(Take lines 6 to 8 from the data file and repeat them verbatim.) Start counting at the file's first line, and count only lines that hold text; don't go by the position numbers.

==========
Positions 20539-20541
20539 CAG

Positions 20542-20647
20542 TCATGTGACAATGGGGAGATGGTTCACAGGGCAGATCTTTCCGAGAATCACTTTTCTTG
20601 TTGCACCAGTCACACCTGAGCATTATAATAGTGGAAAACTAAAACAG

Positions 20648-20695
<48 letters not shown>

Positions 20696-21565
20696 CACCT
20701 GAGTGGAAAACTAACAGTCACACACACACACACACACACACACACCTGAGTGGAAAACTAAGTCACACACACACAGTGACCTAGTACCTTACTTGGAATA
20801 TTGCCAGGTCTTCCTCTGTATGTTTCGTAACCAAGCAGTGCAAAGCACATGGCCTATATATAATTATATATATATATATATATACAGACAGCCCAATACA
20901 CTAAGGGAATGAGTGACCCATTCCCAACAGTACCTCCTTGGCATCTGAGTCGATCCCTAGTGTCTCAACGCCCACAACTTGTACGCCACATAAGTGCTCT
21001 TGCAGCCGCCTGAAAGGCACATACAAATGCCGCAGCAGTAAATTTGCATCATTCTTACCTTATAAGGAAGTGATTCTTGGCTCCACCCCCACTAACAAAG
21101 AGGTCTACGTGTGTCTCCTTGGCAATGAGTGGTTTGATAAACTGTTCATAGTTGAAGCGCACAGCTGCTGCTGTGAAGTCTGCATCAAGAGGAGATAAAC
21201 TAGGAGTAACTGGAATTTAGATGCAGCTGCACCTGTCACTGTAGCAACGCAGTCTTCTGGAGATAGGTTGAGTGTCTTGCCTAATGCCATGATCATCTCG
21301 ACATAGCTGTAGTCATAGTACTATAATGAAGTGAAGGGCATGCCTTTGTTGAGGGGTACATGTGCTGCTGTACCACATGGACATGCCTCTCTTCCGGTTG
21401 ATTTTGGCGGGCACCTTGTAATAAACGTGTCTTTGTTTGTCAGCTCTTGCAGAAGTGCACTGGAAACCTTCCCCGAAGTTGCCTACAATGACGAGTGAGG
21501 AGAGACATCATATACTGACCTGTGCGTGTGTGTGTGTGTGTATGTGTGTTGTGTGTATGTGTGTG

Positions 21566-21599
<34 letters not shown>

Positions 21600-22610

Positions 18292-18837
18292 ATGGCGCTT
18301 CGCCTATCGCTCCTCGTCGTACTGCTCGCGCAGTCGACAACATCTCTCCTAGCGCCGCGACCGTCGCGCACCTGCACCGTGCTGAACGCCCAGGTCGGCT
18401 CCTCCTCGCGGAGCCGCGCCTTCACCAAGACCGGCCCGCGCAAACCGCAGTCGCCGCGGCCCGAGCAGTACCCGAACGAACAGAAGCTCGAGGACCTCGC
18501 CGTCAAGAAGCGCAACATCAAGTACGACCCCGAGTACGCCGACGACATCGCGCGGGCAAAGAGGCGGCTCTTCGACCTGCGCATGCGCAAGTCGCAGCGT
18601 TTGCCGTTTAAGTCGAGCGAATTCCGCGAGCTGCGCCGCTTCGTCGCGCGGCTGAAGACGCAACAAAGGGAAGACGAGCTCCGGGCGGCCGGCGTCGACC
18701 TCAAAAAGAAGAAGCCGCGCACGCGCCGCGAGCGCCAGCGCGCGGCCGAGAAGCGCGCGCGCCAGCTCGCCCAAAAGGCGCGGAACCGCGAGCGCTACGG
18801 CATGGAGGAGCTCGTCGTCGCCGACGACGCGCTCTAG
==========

Positions 20648-20695
<48 letters not shown>

Positions 20696-21565